The Projects

The Institute operates by supporting projects that maintain and improve the Internet Infrastructure. This page summarizes major Institute projects and prospective projects.

All Institute projects follow open-source and open-access practices.

Continuing missions

These are projects for which we don't yet have operational planning or project owners. We will do more of them as the Institute scales up.

  • Support the standardization process by funding work on open-source reference implementations of RFCs and other standards. Speed up deployment of needed protocols such as DNSsec and IPv6.
  • Emergency response to service collapses and compromises. What happens on discovery of a security or DoS vulnerability in a core service? So far, responses have been effective, but ad-hoc. So far, we've been lucky.
  • Continuing attention to the roads, bridges, and chokepoints. Someone needs to be auditing for architectural and implementation vulnerabilities over the whole Internet so they can be fixed before they become acute problems.
  • Bridge funding and services to under-resourced infrastructure projects, and help in finding them sustained funding from slower-moving organizations.
  • In theory, the Internet is a self-healing network that can survive the loss of even major nodes. In practice, we don't know a lot about how to recover if an earthquake or a bomb were to take out a major exchange point. We need disaster planning, and no one is doing it.


Hathi is a project to develop a decentralized social-network-oid communications medium catered to the needs of people and projects who need to communicate in order to get things done, rather than the more typical goals of talking with family and friends or “shouting at the world”. While many communication mediums already exist and are in use (IRC, mailing lists, Discord, software forge forums, etc) they all have problems including outright forgetting discussion history (IRC), difficulty finding history that does exist (mailing lists), and dependence on the beneficence of third parties (Discord, forge forums).

In a forgotten age of the world Usenet filled this gap, but evolving technology and its inability to use cryptography for authentication or privacy resulted in a slow lingering death. Now Usenet exists mostly as a geological strata of archives, with a topsoil made from tremendous quantities of pirated media. A replacement is needed, Hathi is being developed to be that replacement.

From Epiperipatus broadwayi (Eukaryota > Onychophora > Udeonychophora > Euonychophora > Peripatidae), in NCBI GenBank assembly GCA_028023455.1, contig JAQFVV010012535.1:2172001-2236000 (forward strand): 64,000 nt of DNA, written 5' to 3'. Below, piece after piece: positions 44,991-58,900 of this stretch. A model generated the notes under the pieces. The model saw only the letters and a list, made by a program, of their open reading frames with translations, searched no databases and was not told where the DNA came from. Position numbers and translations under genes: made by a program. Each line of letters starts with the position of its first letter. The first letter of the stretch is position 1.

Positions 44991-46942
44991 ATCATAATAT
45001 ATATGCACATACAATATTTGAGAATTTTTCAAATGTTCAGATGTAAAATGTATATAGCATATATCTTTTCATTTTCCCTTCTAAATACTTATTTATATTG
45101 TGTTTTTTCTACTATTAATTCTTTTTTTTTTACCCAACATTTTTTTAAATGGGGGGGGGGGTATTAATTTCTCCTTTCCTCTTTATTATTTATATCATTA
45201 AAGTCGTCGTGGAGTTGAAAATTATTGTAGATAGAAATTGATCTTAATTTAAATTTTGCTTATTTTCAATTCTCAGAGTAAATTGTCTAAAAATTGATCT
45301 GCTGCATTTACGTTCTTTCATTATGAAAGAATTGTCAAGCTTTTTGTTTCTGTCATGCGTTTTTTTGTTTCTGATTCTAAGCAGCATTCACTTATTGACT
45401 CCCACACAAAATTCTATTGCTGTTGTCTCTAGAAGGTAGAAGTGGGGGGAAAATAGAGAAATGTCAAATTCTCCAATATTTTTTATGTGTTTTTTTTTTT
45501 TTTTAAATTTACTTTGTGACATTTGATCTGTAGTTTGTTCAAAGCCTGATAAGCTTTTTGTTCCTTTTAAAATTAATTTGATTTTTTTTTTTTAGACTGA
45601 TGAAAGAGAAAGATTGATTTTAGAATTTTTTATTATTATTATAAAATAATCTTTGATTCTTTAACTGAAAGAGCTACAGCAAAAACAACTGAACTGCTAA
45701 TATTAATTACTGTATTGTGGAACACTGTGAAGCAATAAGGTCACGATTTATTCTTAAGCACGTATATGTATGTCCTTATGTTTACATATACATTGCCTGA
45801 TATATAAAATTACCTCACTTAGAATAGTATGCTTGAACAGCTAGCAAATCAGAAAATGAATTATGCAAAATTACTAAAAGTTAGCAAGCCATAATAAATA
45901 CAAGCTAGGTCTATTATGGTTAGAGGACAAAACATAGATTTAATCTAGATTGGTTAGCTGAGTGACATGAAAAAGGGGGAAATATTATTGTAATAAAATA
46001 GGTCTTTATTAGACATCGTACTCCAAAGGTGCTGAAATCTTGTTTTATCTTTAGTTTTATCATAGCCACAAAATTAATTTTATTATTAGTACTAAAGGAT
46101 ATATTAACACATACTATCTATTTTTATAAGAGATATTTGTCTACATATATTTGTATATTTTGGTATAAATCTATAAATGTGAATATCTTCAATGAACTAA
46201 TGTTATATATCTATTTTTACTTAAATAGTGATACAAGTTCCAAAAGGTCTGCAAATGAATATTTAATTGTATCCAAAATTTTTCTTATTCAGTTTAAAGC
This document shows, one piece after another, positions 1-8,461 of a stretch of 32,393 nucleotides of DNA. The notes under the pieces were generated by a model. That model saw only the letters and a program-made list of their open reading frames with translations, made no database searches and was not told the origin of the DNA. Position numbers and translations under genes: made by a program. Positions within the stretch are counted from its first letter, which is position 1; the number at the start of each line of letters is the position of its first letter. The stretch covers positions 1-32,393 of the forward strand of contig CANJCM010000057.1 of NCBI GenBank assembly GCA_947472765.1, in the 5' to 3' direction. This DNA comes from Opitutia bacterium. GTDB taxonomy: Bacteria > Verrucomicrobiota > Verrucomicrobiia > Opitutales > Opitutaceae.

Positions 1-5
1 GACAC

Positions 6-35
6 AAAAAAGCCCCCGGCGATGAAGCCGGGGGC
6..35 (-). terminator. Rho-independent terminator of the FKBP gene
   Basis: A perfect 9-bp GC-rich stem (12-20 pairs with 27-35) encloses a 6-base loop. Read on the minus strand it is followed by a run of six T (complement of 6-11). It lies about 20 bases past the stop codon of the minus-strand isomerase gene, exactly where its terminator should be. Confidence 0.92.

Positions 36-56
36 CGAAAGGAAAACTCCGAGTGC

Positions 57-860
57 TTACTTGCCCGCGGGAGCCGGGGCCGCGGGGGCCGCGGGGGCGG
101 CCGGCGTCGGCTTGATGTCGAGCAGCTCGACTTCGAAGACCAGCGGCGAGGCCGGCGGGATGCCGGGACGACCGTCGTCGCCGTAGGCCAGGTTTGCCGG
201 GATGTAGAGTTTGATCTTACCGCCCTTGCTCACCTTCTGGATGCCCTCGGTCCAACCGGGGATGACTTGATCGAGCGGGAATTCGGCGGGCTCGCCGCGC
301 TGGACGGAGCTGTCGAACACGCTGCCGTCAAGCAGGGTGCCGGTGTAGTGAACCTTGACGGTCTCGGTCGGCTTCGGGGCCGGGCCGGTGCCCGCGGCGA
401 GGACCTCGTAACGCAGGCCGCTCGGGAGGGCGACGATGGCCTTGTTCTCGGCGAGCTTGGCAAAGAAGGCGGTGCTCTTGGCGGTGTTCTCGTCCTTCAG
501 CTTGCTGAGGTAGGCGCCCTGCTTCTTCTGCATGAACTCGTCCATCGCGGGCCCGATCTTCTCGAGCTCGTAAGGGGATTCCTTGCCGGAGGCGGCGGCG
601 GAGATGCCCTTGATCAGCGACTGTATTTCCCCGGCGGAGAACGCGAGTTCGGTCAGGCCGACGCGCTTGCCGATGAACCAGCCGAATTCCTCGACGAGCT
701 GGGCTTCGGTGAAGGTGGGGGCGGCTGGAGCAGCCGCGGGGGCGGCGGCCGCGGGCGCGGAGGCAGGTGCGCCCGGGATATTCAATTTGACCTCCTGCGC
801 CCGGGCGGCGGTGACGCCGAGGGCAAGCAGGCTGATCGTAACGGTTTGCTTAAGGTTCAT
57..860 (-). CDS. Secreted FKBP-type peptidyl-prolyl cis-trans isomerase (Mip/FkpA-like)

The performance of the Internet is seriously compromised by poor queuing and buffering strategies in TCP/IP stacks and network routers today. The symptoms of this problem mimic network undercapacity, and include both extreme latency spikes and wild utilization swings that lead to poor VOIP, gaming, and interactivity when competing with others using the same network.

The bufferbloat project , over the past 3 years, has made significant inroads on the problem, with new algorithms entering wider deployment and a standardization effort now taking place within the IETF. Much remains to be done. There need to be more comprehensive simulations and tests developed, large scale studies conducted, and while the now-developed solutions exist for cable, fiber, and DSL, wireless and wifi technologies need some detailed rework and rethinking in order to make them fast and efficient once again. And the developers need to be able to afford endless meetings to push the standardization process forward so that the algorithms are available by default, for all, on 2.4 billion machines or more.

The severity of this problem and the difficulty of getting mitigation efforts properly funded to completion was a major impetus to the foundation of ICEI.